To celebrate the new semester, the Brandeis Asian American Student Association (BAASA) hosted their annual “Welcoming Night” to discuss upcoming events and introduce newly-elected e-board members.
Brandeis University students put on a full scale production of Legally Blonde in 24 hours. This involved the creation of sets, learning all music, choreography and lines.
This week, justArts&Culture spoke with Rachel Greene ’20 and Zach Garrity ’20, who were two of the three directors of the annual 24 Hour Musical.
Albers boldly navigates different gradients of greyness to form the delicate patterns in the background.
A Quentin Tarantino movie without five hundred gallons of fake blood and eight flashbacks in a row? Now you have it.
This movie was thrilling and engaging from beginning to end, and allowed returning MCU fans as well as new MCU moviegoers to understand the concept.
To help you plan your next visit, here are some of the upcoming events hosted by the museum. More detailed information can be found on the Rose Art Museum’s website.
This week, justArts&Culture spoke with Marie A. Longo, who was appointed as the director of development and external relations for the Rose Art Museum at the end of the summer.
When you see it as it was intended to be seen — in the open air, with people in the audience from all walks of life — you can get swept up in the drama, adventure and laughter and forget that you’re in the middle of an American metropolis.
Vestiges of cruelty loom around every corner, yet the exceptional loneliness of the landscape is far from terrifying. Humberstone is a vivid reminder of humans’ capacity to adapt and their will to fight against the inevitable twists and turns of adversity.
This week, justArts&Cultures spoke with Mariel Guzman ’19, the president of Voices of Soul and Minnie Norgaisse ’19, music director of Voices of Soul.
Instead of choosing a soap box or soup can to paint, Pindell depicted a skeleton, perhaps the most basic and mundane of all objects, despite our usual disdain for them — everyone has a skeleton, after all.
From May 2 to 4, Brandeis hosted four showing of “This Place/Displaced,” a theater production that focus on the issue of gentrification and displacement in the Greater Boston area. The event was able to happen thanks to the effort of the Brandeis Univeristy minor in Creativity, the Arts, and Social Transformation. Last week, justArts & Culture spoke to Anneke Reich, the producer of “This Place/Displaced” and a Brandeis alumna, and Joshua Glenn-Kayden, the director of the show.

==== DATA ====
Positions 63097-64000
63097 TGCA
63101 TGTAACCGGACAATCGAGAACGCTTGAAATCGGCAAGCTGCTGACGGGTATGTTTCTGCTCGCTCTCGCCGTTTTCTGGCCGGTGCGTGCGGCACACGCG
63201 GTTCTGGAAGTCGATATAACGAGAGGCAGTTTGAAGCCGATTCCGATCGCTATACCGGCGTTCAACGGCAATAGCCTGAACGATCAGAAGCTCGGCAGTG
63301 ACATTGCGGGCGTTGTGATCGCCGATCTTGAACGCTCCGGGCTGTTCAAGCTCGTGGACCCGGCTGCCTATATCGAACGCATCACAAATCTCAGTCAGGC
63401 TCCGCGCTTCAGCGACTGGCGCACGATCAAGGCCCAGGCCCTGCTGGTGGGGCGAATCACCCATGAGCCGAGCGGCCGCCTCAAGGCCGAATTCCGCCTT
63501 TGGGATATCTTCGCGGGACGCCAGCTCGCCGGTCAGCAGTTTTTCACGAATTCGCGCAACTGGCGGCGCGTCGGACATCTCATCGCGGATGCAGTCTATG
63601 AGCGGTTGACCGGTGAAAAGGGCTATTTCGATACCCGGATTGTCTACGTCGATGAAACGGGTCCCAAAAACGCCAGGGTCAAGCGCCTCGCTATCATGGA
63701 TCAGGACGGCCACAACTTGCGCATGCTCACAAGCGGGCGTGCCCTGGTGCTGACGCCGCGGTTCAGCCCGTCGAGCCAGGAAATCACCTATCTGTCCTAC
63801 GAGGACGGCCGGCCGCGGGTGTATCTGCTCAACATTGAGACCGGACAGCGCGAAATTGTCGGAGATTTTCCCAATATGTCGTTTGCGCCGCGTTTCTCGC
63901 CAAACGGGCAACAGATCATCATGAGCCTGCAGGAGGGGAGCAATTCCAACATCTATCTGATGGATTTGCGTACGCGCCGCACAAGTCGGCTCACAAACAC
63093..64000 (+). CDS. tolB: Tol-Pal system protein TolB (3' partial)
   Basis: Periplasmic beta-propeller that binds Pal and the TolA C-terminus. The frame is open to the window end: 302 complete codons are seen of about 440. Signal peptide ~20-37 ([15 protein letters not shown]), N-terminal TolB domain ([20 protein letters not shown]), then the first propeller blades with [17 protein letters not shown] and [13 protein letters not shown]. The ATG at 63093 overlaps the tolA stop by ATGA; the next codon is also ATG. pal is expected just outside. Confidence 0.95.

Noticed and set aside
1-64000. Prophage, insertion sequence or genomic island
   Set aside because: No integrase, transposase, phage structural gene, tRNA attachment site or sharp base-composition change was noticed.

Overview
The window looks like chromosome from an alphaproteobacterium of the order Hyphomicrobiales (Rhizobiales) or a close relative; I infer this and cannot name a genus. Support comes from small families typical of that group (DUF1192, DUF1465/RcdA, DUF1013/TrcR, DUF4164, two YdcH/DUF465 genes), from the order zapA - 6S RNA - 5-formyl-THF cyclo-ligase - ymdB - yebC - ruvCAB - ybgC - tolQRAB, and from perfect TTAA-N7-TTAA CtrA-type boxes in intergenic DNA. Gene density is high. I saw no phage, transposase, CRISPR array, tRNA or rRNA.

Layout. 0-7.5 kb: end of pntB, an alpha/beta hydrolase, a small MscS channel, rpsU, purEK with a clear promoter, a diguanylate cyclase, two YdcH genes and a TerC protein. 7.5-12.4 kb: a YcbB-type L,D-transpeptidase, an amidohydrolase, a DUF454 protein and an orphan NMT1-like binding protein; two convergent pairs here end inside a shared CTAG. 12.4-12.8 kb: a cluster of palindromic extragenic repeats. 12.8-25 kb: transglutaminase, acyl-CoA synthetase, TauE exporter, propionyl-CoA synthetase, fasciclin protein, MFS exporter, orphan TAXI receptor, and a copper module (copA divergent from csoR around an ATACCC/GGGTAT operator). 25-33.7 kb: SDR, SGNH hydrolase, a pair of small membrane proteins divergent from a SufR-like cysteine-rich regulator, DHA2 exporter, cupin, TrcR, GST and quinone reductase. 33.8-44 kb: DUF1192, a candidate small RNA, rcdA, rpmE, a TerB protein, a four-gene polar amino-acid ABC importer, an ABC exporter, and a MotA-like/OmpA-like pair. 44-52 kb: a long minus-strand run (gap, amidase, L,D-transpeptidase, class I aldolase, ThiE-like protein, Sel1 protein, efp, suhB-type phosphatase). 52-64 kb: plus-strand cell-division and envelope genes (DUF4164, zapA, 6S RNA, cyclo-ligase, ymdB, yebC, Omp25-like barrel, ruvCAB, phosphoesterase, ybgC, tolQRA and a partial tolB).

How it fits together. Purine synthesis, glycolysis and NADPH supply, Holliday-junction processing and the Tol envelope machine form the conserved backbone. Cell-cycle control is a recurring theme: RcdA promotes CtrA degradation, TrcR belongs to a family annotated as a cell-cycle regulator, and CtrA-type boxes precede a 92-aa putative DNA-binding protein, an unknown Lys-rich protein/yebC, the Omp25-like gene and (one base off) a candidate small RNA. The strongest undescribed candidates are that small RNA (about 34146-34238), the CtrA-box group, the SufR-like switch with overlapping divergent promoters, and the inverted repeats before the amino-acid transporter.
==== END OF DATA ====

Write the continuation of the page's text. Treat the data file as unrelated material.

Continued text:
This past Friday, I stepped out of the cold winds of nature and into the warmly lit room displaying “Nature,” a themed collection of outfits and garments curated by four members of the Fashion Design Club.
Considering this is a remake of the director’s own 2013 film, “Gloria”, I feel no guilt when I say that I wish I had seen the movie about people in costumes fighting a purple alien instead.
While the individual dance numbers did not adhere to a common theme, it did feel like we were watching stars up on the stage of Levin Ballroom on April 17.
As part of the Festival of the Creative Arts, Brandeis’s pep band Music And Dance Band performed on the Great Lawn behind the Shapiro Campus Center on April 7th.
It was the first production that I have seen during my time at Brandeis — and it surely was not one to miss.
Art & Text in the Archives, an event hosted at Brandeis University Archives & Special Collections as a part of the Leonard Bernstein Festival of the Creative Arts, showed many texts that ranged in design and age for all to enjoy.
As many Brandeis students gathered on Chapels Field for Springfest, I decided to attend a different kind of rowdy performance: a puppet show full of slapstick for the kids and political jokes to get a few chuckles out of the parents.